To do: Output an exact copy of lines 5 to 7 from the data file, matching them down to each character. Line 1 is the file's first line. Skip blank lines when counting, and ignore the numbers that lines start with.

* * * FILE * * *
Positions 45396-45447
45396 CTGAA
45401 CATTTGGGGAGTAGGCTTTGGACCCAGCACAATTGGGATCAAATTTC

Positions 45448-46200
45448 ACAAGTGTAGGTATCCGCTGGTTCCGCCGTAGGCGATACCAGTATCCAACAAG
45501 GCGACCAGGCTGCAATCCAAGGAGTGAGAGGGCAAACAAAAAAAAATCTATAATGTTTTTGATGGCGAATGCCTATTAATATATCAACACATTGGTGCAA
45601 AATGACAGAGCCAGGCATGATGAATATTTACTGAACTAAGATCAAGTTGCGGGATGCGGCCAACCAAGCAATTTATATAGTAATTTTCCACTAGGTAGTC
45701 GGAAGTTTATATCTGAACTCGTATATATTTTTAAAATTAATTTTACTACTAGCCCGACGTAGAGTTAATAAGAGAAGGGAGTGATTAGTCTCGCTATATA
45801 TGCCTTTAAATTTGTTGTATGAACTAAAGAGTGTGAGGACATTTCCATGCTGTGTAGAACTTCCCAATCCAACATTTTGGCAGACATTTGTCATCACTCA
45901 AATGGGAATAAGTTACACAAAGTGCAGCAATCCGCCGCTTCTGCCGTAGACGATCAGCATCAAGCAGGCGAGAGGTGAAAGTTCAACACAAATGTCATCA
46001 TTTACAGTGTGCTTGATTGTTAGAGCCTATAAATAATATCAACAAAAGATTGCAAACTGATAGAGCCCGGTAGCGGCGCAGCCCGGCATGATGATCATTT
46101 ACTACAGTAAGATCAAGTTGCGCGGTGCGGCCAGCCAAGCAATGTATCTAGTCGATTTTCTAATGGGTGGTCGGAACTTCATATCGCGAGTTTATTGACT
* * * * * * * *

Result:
45448 ACAAGTGTAGGTATCCGCTGGTTCCGCCGTAGGCGATACCAGTATCCAACAAG
45501 GCGACCAGGCTGCAATCCAAGGAGTGAGAGGGCAAACAAAAAAAAATCTATAATGTTTTTGATGGCGAATGCCTATTAATATATCAACACATTGGTGCAA
45601 AATGACAGAGCCAGGCATGATGAATATTTACTGAACTAAGATCAAGTTGCGGGATGCGGCCAACCAAGCAATTTATATAGTAATTTTCCACTAGGTAGTC